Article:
How, despite his dramatic leanings, he still wants to make an action packed film, but one that’s a lot more believable than previously done.
For all my talk about wanting to do a well acted film and a naturalistic film and a film that’s urgent, you also owe yourself. You want to make a movie that you would want to see and that fans would want to see. There’s been a good amount of imagination put to the action. Some things I’ve seen in some of these movies, I’m like “I don’t believe they can do that,” and it’s being strained for me. When I read comics, I loved believing in what my heroes could do, I loved believing that they were still flesh and blood. Whether they were inside some uniform or not, there was some reality to when they hit a wall or brick, it still fucking hurt, it wasn’t just painless. Staying within the realm of that, I think we got some really great ideas and some great set-pieces that I’d hate to describe. But we’ll definitely have some fun with the blades.
He does get bloody. There are repercussions. You get hit, it hurts. You get cut, you bleed. For me, the instantaneous nature of healing was a thing that got carried to such an extent that I felt like there were no stakes for the character. What I wanted to find again was this idea that it hurts to be Logan. He’s not free of pain. Just because your leg might heal, doesn’t mean it doesn’t feel broken. It doesn’t mean a car hitting your body doesn’t hurt in the same way it would hurt if a car hit your body. He’s still flesh, blood and nerves wrapped around that skeleton.
There’s been rumours of a post-credits scene (as has become the norm with most superhero movies) but that’s not the real end of the tale.
I will say that the tags-after-the-credits thing has never been my favourite thing in movies. To me, the idea is that the curtain rises and the curtain comes down. I understand that even in the theatre there’s the idea of the encore, and I’m not opposed to it, but the best films I see are films that don’t pan-handle for extra laughs later, and actually deliver the goods. When the screen goes black, you go “Yes!” So my goal, whether there’s an easter egg for you later or not, is that when the screen goes black, then you say “Yes. The meal was good. I don’t need a fancy wine, I don’t need an aperitif. What he gave me was satisfying.” That’s my hope and dream.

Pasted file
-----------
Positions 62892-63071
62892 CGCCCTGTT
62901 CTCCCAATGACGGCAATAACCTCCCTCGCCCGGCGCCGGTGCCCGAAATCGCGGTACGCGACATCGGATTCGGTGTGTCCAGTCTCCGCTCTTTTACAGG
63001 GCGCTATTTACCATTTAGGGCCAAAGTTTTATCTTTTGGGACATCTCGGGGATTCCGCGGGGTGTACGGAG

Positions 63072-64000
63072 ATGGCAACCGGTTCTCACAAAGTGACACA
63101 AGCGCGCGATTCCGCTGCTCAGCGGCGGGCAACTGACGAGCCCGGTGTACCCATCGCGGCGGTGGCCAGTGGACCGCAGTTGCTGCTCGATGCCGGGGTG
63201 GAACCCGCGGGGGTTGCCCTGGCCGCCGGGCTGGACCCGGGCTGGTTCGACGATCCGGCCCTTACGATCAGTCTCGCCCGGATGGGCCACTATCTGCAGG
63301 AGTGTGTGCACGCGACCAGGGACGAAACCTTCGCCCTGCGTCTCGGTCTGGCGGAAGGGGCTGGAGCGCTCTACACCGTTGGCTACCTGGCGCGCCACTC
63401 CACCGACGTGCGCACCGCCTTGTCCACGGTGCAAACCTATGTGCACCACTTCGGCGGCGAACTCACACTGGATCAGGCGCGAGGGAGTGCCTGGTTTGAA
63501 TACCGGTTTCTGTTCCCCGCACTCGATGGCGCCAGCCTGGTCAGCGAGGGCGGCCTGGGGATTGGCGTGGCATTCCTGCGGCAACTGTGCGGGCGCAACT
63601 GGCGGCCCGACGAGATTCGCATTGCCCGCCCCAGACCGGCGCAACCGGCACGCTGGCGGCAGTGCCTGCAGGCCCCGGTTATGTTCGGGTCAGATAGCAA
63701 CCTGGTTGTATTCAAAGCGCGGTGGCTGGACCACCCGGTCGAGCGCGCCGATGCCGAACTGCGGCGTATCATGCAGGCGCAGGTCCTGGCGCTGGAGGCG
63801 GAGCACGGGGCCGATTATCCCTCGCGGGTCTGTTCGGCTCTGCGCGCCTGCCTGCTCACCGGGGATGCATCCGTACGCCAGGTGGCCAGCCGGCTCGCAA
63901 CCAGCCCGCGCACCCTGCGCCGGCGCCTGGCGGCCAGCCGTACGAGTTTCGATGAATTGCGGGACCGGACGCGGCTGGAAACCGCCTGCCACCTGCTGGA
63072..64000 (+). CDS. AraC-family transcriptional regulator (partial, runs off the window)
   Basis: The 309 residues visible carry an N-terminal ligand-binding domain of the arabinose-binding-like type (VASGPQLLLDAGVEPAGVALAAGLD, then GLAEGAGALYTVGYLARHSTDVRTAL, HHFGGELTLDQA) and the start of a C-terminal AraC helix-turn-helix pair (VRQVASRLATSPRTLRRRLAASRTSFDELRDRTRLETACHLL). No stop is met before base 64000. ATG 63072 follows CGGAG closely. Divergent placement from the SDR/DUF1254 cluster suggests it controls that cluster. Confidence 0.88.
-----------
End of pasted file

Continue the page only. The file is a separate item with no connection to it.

Wow. I didn’t think it was possible for me to be more excited about this film, but I’ll be damned if Mangold didn’t just up my anticipation to Omega-class levels. He really seems to have a solid understanding of what previous filmmakers failed to accomplish with the character and exactly how to go about fixing them. Unconventional choices for comic-book movies have previously resulted in unexpected but inspired results (Chris Nolan, anyone?), and it looks this may just have the potential to follow suit.
Like I said earlier, I do recommend you go read the full interview, where Mangold also discusses some of his casting choices, why he used the camera rig that he did for the setup, why he chooses to shoot digital instead of film and how the Japan setting influences his approach.
And if that’s not enough, you can go rewatch the last trailer over and over again until the film releases locally on July 26.
Last Updated: July 9, 2013